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I'm trying to setup Remote Desktop on my computer. It's currently running Windows 7. RDP is set to allow for incoming connections.

I've followed the instructions at PortForward.com, but am having no luck. Here's the details:

Router: TP-LINK WR841N -- WanIP=, LanIP=
                          DHCP Bounds = (start) through

Computer Static IP (Assigned) =

External IP (whatsmyip.com) = 111.67.xxx.xxx

Also of note, I have port 3389 forwarded on the router to IP and it is enabled for all protocols.

Now when I run PFPortCheck, I get "Could not test port 3389 because some other application has that port locked. Please close any applications that may be using this port and try again."

Now this is funny, as I have removed all antivirus and firewall software from my computer, and disabled Windows Defender.

So, I run "netstat -aon" and I get the following:


PID 1216 doesn't show in Task Manager, but using "tasklist" from the command line reveals that it's svchost.exe. So I killed the process with "taskkill /PID 1216 /F" and it magically terminated.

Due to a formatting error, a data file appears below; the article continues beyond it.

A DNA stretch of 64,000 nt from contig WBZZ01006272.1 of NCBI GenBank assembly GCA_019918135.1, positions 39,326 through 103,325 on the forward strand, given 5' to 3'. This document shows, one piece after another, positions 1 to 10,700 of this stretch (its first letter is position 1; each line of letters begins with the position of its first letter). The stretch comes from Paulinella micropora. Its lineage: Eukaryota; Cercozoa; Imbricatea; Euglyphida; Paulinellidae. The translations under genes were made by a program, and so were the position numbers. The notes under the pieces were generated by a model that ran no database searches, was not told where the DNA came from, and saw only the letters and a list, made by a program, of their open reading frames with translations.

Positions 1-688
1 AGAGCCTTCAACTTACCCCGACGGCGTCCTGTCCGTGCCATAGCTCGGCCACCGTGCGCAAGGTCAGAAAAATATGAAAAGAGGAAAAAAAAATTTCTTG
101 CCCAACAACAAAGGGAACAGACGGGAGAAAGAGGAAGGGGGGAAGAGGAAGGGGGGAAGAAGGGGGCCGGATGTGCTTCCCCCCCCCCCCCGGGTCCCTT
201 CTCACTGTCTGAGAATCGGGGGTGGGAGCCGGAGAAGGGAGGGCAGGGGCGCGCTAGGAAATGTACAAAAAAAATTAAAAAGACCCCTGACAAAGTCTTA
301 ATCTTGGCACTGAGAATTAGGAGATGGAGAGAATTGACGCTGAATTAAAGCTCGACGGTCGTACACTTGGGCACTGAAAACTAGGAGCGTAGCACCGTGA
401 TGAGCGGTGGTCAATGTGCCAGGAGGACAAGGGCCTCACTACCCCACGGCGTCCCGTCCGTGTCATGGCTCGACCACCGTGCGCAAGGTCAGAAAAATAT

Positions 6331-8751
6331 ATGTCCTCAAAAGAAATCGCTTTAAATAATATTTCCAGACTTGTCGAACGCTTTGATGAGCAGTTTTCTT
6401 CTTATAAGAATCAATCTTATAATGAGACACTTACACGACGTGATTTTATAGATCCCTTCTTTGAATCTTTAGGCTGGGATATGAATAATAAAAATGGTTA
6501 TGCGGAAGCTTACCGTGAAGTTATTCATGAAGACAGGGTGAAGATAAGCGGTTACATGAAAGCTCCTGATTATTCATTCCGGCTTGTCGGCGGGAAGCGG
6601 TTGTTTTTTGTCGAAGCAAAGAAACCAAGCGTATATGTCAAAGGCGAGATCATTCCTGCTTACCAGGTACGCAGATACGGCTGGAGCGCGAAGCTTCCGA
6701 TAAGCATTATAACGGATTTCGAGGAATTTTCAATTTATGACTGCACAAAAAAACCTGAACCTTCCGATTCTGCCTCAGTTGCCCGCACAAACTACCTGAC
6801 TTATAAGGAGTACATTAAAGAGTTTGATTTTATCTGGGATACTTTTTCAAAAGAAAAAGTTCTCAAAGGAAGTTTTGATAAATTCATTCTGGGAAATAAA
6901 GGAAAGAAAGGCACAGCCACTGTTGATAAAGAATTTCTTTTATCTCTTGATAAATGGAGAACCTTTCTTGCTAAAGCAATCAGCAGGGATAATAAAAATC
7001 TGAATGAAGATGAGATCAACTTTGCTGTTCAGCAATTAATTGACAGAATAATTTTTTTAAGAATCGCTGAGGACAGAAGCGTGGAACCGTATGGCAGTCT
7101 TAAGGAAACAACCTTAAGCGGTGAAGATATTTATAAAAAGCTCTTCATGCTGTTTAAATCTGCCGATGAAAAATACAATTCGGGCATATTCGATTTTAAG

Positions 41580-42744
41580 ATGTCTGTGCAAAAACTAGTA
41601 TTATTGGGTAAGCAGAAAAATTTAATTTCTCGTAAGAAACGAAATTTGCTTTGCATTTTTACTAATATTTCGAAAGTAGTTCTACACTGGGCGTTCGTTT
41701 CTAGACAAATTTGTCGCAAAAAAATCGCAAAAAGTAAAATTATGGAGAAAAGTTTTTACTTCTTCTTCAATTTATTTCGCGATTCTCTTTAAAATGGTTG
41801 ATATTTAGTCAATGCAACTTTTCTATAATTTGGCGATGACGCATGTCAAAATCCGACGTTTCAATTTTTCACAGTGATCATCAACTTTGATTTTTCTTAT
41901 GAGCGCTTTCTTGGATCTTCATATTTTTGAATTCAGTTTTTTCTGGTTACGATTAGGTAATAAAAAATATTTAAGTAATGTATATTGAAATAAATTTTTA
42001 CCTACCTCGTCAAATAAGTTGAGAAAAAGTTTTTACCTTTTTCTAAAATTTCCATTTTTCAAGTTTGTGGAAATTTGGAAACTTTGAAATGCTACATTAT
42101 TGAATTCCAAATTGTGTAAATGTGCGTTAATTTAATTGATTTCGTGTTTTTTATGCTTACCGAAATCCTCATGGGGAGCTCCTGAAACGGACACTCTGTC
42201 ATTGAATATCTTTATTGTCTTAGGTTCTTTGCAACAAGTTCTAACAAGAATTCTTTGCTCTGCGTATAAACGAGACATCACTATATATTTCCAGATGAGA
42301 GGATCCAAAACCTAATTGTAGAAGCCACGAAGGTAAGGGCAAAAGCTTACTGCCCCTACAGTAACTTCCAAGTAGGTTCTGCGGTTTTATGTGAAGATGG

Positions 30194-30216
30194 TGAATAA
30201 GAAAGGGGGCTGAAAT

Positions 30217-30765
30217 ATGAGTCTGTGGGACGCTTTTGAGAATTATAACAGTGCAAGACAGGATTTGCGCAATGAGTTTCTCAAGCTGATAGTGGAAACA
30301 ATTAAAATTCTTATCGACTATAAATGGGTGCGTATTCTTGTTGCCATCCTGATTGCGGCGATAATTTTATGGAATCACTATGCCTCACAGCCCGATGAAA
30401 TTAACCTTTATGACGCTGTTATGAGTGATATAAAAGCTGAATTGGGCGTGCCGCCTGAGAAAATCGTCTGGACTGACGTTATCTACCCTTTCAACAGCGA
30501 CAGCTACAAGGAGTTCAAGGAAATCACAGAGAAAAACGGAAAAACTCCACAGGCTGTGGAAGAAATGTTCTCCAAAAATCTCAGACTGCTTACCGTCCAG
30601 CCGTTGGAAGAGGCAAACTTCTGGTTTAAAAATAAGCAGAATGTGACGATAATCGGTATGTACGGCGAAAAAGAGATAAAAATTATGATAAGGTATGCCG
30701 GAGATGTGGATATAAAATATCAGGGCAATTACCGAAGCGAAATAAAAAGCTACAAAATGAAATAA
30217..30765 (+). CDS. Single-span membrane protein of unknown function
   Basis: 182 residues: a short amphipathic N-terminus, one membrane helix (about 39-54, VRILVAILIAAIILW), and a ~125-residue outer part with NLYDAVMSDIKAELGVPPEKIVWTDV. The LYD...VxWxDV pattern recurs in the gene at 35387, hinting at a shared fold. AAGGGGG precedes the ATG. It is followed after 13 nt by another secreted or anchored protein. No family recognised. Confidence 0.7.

Returning back to PFPortCheck, I try to test the port again. Only now I get "We were unable to ping your router" and "Your port is NOT OPEN or not reachable!".

So, can anyone tell me how I can open this port so I can walk accross the street and RDP into it?



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Can you connect locally? Like from another computer in your LAN? –  barlop Dec 29 '12 at 14:43
What is the subnet mask for your WAN, and what is the subnet mask for your LAN? –  barlop Dec 29 '12 at 14:47
WAN subnet = / LAN subnet = –  Jason Dec 29 '12 at 15:06
Haven't had any luck connecting locally either, really not even sure how to try –  Jason Dec 29 '12 at 15:07
A)You must succeed in connecting locally before considering the router. B)Your network's IPS are both overly complex, and the subnet masks don't match them either. A way of fixing your IPS, is make your computer's static ip 192.168.0.zzz And your DHCP 192.168.0.aaa to 192.168.0.bbb (where aaa is less than bbb). Then your subnet mask can be At the moment given your LAN IP, Computer's IP, and LAN subnet mask, your computer's IP is not on your network so you'll have problems. –  barlop Dec 29 '12 at 22:24

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